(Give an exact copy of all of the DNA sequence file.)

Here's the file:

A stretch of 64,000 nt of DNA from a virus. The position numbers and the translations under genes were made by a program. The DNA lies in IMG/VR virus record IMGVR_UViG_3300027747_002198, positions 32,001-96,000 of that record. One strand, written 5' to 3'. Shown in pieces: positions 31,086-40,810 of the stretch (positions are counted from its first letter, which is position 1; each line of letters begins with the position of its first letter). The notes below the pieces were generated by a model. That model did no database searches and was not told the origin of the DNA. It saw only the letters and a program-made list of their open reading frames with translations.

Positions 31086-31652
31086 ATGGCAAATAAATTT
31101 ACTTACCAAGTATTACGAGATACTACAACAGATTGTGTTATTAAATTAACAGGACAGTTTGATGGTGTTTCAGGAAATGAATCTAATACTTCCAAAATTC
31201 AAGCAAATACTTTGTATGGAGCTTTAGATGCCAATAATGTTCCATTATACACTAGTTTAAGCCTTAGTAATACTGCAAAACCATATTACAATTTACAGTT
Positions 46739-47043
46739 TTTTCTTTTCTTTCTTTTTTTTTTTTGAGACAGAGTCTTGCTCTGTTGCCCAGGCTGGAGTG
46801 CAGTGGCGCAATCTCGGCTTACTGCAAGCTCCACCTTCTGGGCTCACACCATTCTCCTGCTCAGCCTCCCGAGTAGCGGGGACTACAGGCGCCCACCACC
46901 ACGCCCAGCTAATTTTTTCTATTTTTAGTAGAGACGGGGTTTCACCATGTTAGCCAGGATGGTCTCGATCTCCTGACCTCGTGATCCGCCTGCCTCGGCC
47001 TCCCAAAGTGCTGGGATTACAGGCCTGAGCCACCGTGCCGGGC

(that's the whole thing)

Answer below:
A stretch of 64,000 nt of DNA from a virus. The position numbers and the translations under genes were made by a program. The DNA lies in IMG/VR virus record IMGVR_UViG_3300027747_002198, positions 32,001-96,000 of that record. One strand, written 5' to 3'. Shown in pieces: positions 31,086-40,810 of the stretch (positions are counted from its first letter, which is position 1; each line of letters begins with the position of its first letter). The notes below the pieces were generated by a model. That model did no database searches and was not told the origin of the DNA. It saw only the letters and a program-made list of their open reading frames with translations.

Positions 31086-31652
31086 ATGGCAAATAAATTT
31101 ACTTACCAAGTATTACGAGATACTACAACAGATTGTGTTATTAAATTAACAGGACAGTTTGATGGTGTTTCAGGAAATGAATCTAATACTTCCAAAATTC
31201 AAGCAAATACTTTGTATGGAGCTTTAGATGCCAATAATGTTCCATTATACACTAGTTTAAGCCTTAGTAATACTGCAAAACCATATTACAATTTACAGTT
Positions 46739-47043
46739 TTTTCTTTTCTTTCTTTTTTTTTTTTGAGACAGAGTCTTGCTCTGTTGCCCAGGCTGGAGTG
46801 CAGTGGCGCAATCTCGGCTTACTGCAAGCTCCACCTTCTGGGCTCACACCATTCTCCTGCTCAGCCTCCCGAGTAGCGGGGACTACAGGCGCCCACCACC
46901 ACGCCCAGCTAATTTTTTCTATTTTTAGTAGAGACGGGGTTTCACCATGTTAGCCAGGATGGTCTCGATCTCCTGACCTCGTGATCCGCCTGCCTCGGCC
47001 TCCCAAAGTGCTGGGATTACAGGCCTGAGCCACCGTGCCGGGC